Bainite in steel

If the steel is cooled from the austenitizing temperature slightly faster, than just outside, then it becomes possible to form such a microstructure of steel as bainite.

Differences between bainite and perlite

Like perlite bainite is formed from austenite and also originates first along the austenite grain boundaries. Therefore, upon rapid cooling of steel, competition arises at the grain boundaries between pearlite and bainite., as shown in the picture 1.

bainite-perlite-1000Picture 1 - Mixed pearlite and bainite structures, which formed along the boundaries of the primary austenite grains (shown with white lines). Accelerated American Steel 1095 (analogue of U9 or U10 steels).
Original magnification 1000x.

Bainite and perlite under a light microscope

Bainite is a lighter structure, which grows from the boundaries of the primary austenite grains. White thin line along old austenite grains is bainite. Like perlite, bainite is a mixture ferrite and cementite. However, the internal structure of bainite is different from pearlite. If in perlite cementite is present in the form of plates, located between ferrite plates, then in bainite it is in the form of a kind of threads or small particles, scattered across the ferrite matrix.

Bainite and Perlite Growth Front

In the picture picture 1 you can see another difference between these two structures - pearlite and bainite. The growth front of pearlite is spherical, and in bainite it looks like a needle-like. However, one must remember, what's the picture in the picture 2 Is a 2D cut through the structure. If the bainite growth front were really needle-like, then these needles would only be visible, if the incision lay parallel to the axes of the needles, which is unlikely. Therefore it is clear, that the bainite growth front here has a plate-like shape and looks like acicular in a two-dimensional image for many orientations of the cut plane along this front. The bainite growth front in this micrograph is the same lamellar, like bainitic structures of most steels.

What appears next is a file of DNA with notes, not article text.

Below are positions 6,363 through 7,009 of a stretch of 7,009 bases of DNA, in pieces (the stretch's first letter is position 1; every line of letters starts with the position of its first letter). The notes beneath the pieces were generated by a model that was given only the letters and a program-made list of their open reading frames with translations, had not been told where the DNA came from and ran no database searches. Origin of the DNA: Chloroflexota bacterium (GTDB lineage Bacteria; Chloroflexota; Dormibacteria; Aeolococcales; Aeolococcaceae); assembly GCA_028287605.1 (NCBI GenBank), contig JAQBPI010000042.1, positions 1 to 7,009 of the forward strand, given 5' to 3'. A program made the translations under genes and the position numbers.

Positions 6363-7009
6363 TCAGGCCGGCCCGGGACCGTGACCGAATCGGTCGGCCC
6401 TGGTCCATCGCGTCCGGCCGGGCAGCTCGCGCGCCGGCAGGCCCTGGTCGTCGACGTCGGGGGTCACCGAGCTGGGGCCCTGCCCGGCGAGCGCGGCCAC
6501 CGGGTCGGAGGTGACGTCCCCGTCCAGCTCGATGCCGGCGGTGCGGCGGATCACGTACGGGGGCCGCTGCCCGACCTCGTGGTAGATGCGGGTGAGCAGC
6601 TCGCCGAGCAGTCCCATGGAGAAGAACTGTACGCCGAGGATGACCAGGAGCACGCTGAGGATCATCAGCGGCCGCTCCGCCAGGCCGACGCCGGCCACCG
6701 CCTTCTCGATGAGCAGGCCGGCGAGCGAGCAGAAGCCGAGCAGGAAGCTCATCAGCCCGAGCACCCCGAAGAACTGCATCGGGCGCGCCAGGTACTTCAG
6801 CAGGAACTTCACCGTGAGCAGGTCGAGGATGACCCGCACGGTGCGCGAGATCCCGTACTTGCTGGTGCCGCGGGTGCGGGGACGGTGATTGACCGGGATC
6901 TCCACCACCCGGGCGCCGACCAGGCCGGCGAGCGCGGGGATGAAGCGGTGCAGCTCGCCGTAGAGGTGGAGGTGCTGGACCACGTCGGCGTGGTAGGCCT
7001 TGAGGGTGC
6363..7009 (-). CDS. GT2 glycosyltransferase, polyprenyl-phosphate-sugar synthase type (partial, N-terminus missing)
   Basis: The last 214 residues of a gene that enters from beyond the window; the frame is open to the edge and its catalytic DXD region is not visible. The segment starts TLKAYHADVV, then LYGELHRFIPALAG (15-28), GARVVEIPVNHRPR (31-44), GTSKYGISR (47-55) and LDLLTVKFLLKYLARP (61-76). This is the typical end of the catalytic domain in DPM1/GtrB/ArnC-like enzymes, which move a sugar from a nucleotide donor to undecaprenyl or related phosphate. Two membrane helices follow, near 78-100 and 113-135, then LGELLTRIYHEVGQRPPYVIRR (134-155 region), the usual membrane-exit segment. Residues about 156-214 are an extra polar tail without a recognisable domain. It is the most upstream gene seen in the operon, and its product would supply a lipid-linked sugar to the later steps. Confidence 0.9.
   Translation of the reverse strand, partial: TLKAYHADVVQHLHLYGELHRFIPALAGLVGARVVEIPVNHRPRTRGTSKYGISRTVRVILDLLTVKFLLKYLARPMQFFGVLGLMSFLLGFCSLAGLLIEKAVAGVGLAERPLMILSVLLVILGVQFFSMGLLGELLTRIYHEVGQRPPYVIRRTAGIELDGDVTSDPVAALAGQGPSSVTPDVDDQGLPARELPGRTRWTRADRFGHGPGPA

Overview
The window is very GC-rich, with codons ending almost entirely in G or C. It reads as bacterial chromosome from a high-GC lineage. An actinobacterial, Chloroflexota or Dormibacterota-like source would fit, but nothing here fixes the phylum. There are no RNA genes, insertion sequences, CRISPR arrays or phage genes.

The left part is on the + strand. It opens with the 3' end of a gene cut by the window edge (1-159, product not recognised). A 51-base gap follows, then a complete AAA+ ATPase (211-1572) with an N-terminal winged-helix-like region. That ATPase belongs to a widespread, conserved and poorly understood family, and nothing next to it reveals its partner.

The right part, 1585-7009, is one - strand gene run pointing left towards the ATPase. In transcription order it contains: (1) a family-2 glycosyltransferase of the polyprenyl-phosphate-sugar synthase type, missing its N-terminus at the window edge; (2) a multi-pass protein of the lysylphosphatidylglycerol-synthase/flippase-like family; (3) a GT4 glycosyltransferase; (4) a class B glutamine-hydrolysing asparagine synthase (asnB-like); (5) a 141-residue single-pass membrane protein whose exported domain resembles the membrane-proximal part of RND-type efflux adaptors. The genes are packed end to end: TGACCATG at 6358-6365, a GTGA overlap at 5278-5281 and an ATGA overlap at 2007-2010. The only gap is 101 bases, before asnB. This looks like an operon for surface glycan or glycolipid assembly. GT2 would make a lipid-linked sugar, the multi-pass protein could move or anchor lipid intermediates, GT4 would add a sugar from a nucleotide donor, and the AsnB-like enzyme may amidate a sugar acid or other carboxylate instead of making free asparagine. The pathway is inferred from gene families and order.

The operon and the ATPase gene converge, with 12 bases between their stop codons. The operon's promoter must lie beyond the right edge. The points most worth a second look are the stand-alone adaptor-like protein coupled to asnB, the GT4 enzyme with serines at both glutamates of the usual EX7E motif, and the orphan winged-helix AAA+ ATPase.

Maximum magnification of the light microscope

Optical micrograph on the image 2 was taken at a maximum useful magnification of 1000x. At higher magnification, no new structural components can be seen.. The thing is, that such an increase is already beyond the resolution of an optical microscope - 0,2 μm. Lamellar and "thread" structures of cementite in pearlite and bainite are not visible, because both are too small, so that they can be examined through an optical microscope.

After polishing and etching section a steel specimen, cementite plates scatter light and therefore appear dark under an optical microscope. Perlite looks darker than bainite because it scatters light from its plates more efficiently., than bainite from its smallest particles.

Bainite and perlite under an electron microscope

A scanning electron microscope takes images of a surface with resolution, which is much higher than that of a light microscope - a hundred times: 2 nanometer instead 0,2 micrometers.

On the picture 2 and 3 showing micrographs of pearlite and bainite at the same point, as in the micrograph of the figure 1.

perlite-21000Picture 2 - Micrograph of a scanning electron microscope at that point, as in the picture 1. Initial magnification: 21000x

bainite-20000Picture 3 - Micrograph of a scanning electron microscope at that point, as in the picture 1. Initial magnification: 20000x

In both photos, the dark phase is cementite. The difference between these two microstructures can be clearly seen from these two photographs.. With an increase in the cooling rate, the distance between cementite plates in pearlite decreases. On the picture 3 this distance is 0,05 μm is the minimum distance for untempered and undeformed pearlite. As seen in the picture 4 cementite in bainite is mainly present in the form of particles, which are in the form of threads or ribbons. Like the axes of these bainite ribbons, and the planes of pearlite plates are oriented along the growth direction of these structures.

Cm. also review Microstructure of steel

Source: John D. Verhoeven, Steel Metallurgy for Non-Metallurgists, 2007